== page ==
I (Memming) presented Eliasmith et al. “A Large-Scale Model of the Functioning Brain” Science 2012 for our computational neuroscience journal club. The authors combined their past efforts for building various modules for solving cognitive tasks to build a large-scale spiking neuron model called SPAUN.
They built a downloadable network of 2.5 million spiking neurons (leaky-integrate-and-fire (LIF) units) that has a visual system for static images, working memory for sequence of symbols (mostly numbers), motor system for drawing numbers, and perform 8 different tasks without modification. I was impressed by the tasks it performed (video). But I must say I was disappointed after I found out that it was “designed” to solve each problem by the authors, and combined with a central control unit (basal ganglia) which uses its “subroutines” to solve. Except for the small set of weights specific for the reward task, the network has static weights for implementing specific functions, and information is gated depending on the context of the task via a simple action selection circuit. It is still impressive that the authors were able to make a working model of this size, but I cannot imagine that its operations resemble the actual brain at a macroscopic level.
For the 6 out of the 8 tasks Spaun is programmed to perform, are purely symbolic computation (the two exceptions are copy drawing and reinforcement learning). The symbolic computations are done in a “biologically plausible” manner, by first converting the problem into a high dimensional vector space operations, and approximating the operations in the Euclidean space with spiking neurons and linear projections. However, it is not necessary to use spiking neurons as far as the functionality of Spaun. Also, Spaun can add numbers using a very simple abstract number system for numbers from 0 to 9, and by design increment and decrement by 1 can be easily implemented (allowing the counting task).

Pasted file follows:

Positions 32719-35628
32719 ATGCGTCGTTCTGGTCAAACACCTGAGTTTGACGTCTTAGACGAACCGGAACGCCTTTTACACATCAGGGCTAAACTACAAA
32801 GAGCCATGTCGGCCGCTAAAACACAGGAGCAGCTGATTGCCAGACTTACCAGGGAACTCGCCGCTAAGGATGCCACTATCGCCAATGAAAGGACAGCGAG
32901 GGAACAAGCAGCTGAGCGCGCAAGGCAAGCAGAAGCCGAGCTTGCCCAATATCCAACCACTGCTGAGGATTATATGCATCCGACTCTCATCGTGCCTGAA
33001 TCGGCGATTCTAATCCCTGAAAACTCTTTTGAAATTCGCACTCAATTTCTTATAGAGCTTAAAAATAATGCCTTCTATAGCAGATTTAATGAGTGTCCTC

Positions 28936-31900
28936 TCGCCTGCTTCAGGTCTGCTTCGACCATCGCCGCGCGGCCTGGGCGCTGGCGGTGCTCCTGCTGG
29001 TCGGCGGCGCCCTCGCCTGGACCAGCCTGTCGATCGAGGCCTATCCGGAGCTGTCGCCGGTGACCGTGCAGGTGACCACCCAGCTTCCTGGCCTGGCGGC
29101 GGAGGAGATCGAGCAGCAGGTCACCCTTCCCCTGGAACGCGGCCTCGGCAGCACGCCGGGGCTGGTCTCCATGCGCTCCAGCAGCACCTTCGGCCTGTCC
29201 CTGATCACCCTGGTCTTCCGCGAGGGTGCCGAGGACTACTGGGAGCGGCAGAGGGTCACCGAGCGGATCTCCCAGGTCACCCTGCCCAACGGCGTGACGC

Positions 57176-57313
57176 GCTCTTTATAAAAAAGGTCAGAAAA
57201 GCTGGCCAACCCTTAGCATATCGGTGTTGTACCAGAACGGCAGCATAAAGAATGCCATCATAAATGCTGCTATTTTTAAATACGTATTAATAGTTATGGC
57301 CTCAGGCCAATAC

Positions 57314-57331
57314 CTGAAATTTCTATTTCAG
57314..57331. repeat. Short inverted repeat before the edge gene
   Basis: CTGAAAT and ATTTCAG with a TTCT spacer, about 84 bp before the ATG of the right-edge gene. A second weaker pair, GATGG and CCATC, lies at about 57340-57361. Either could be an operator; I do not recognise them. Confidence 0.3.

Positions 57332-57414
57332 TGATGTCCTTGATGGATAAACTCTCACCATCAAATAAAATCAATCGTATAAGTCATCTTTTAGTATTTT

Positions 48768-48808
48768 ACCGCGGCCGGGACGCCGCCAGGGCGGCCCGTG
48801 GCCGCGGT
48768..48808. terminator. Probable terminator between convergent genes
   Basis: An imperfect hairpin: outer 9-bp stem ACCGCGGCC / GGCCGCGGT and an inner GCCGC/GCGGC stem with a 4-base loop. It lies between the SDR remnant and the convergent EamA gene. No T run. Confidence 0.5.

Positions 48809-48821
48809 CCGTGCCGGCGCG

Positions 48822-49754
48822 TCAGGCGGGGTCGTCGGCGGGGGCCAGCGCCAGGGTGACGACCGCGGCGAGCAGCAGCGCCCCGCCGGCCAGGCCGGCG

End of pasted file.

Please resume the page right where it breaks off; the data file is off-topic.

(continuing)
In summary, Spaun is a hard-wired system that consists of human designed functions (implemented by a network of spiking neurons via least-squares—supervised learning of each part), and it works like a very basic non-universal calculator (Turing sense). Hence, it cannot learn new tasks by itself. Although it seems far from the human brain, it is definitely the first of the kind to implement various cognitive functions with spiking neurons. Hopefully in the future, we other attempts with the same goal will get us closer to understanding of the brain.